The new 5,000 square foot high school building at DAT, to open in December, is more than a construction project.
It is “transformative,” says DAT President Dr. Aryeh Fischer, “because it unifies the school.”
With the DAT high school on the Glassman Education Campus for the first time, this will encourage more students to continue at DAT after eighth grade, and will bring administrative and pedagogical economies of scale, says Fischer.
He credits DAT Head of School Lisa Stroll with pushing the vision to unify the school and Sally Alpert, a former president of DAT, with spearheading the project.
Which, if it is more than a construction project, is also less than a construction project. The new building is not technically capital construction. Rather, the building was purchased from Colorado College, dissembled, and is now being reassembled on the DAT campus.
This saved money and “expedited things,” says Fischer.
Comprised of seven sections, the building will have four classrooms, a dedicated science lab, a dedicated beit midrash Torah study hall), a faculty lounge, kitchen and the Eugene M. Fischer Basketball Court.
The cost is $1.2 million, most of which has been raised. The rest will be raised, says Fischer, because construction on the Glassman Education Campus is legally bound not to carry a mortgage.
The DAT High School now has 23 students, with room to grow to 100. DAT K-8 is “bursting at the seams,” says Fischer, with 137 students.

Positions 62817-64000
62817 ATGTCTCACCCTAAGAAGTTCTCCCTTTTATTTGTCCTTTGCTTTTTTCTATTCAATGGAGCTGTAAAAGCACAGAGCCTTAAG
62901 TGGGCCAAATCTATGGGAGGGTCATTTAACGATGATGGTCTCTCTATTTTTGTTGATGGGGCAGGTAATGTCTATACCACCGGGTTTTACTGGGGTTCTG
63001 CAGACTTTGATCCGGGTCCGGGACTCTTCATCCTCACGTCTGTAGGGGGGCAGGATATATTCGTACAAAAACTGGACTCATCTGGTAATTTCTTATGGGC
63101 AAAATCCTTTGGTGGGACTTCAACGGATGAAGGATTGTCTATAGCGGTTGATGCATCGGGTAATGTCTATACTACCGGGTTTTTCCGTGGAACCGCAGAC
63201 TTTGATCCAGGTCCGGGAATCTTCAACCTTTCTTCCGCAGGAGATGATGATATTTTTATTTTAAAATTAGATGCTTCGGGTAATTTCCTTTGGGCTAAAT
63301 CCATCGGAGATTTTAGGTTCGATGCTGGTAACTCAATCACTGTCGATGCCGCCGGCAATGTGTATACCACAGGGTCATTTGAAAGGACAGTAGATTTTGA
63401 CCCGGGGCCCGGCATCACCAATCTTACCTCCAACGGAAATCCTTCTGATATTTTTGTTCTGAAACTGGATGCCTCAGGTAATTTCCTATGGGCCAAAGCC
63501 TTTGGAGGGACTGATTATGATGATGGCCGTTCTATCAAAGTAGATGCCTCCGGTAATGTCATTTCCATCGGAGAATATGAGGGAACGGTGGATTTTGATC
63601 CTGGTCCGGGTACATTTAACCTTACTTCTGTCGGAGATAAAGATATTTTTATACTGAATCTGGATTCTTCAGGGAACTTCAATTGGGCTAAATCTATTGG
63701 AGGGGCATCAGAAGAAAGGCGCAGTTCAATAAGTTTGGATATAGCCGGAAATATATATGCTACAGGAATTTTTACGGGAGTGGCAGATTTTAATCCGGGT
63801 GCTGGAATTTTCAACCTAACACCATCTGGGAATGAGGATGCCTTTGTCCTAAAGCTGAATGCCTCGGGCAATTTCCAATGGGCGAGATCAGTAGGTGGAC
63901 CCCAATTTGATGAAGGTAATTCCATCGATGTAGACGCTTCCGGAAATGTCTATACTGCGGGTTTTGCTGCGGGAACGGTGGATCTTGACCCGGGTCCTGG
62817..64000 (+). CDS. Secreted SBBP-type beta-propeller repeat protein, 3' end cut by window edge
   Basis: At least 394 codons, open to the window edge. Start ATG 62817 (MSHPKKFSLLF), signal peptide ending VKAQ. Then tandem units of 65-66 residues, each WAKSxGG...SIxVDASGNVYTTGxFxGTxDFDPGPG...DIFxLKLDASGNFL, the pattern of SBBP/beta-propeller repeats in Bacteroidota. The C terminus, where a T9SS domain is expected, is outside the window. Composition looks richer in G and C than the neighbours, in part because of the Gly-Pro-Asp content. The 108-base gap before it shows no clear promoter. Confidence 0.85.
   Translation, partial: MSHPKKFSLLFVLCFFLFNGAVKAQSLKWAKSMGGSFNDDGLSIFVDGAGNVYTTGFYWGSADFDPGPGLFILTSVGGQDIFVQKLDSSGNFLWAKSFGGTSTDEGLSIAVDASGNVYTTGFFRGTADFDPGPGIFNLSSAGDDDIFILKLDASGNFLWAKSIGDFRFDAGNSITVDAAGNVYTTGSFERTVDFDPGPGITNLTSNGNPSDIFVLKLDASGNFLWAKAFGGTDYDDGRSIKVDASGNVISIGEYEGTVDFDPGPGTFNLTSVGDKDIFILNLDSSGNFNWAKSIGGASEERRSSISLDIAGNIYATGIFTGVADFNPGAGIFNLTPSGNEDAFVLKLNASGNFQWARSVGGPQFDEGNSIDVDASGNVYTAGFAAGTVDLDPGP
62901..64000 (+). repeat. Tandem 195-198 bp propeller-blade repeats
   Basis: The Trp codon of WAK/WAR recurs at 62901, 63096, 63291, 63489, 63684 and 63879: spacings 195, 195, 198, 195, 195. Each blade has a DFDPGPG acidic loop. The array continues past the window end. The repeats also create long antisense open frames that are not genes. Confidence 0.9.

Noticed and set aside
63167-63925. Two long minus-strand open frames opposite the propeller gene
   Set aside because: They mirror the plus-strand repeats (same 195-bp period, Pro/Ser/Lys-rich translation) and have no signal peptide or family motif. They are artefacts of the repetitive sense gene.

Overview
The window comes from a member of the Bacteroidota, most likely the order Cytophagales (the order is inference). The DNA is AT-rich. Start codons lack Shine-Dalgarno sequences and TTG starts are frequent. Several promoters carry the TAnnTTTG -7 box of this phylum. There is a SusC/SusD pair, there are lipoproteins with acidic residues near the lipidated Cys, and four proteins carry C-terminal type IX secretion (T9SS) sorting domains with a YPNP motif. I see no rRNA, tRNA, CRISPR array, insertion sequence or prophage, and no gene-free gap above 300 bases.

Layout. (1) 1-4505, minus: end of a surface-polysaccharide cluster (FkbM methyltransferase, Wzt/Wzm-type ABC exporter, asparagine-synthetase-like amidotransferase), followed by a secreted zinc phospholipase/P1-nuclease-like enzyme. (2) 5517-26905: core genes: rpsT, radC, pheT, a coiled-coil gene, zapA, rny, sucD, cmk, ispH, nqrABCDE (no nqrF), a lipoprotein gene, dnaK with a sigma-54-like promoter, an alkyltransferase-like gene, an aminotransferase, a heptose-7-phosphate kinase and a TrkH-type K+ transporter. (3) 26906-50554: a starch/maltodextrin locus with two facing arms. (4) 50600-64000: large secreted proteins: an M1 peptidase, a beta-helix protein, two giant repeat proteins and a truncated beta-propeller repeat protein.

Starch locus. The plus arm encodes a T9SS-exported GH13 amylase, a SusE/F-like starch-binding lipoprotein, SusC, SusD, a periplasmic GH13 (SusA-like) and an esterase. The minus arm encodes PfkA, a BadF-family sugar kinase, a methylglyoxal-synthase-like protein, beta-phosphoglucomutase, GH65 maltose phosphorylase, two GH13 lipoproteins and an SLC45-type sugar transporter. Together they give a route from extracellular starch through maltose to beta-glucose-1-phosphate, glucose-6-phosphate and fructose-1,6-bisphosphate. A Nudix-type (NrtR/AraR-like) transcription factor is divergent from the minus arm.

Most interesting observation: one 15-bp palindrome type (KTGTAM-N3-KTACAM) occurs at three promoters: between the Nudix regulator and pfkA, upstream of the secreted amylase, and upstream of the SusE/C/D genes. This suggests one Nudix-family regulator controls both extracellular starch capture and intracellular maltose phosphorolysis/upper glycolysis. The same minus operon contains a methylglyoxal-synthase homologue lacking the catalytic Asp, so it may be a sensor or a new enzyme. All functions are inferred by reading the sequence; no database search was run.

“It is a complete shift in vision to have K-12 on one campus,” says Fischer, “a major cultural shift. Parents no longer need to send their children to an off site location for high school.
“This should strengthen our philosophy as a religious Zionist school.
“It breaks the mold of leaving the school after eighth grade.”
The new high school building is “stage one,” says Fischer, who looks forward to putting a gym on campus and to expanding the K-8 building.
“But we’re taking it one step at a time.”
The unification of the school will allow for shared resources: teachers who can teach in eighth grade and ninth grade (for example); science teachers who can cross grades; fewer staff needed to supervise the daily prayers; administrative efficiencies; overall, a certain lowering of operating costs.
“It is critical that our community have a flourishing religious Zionist day school in the heart of the East Side,” says Fischer.
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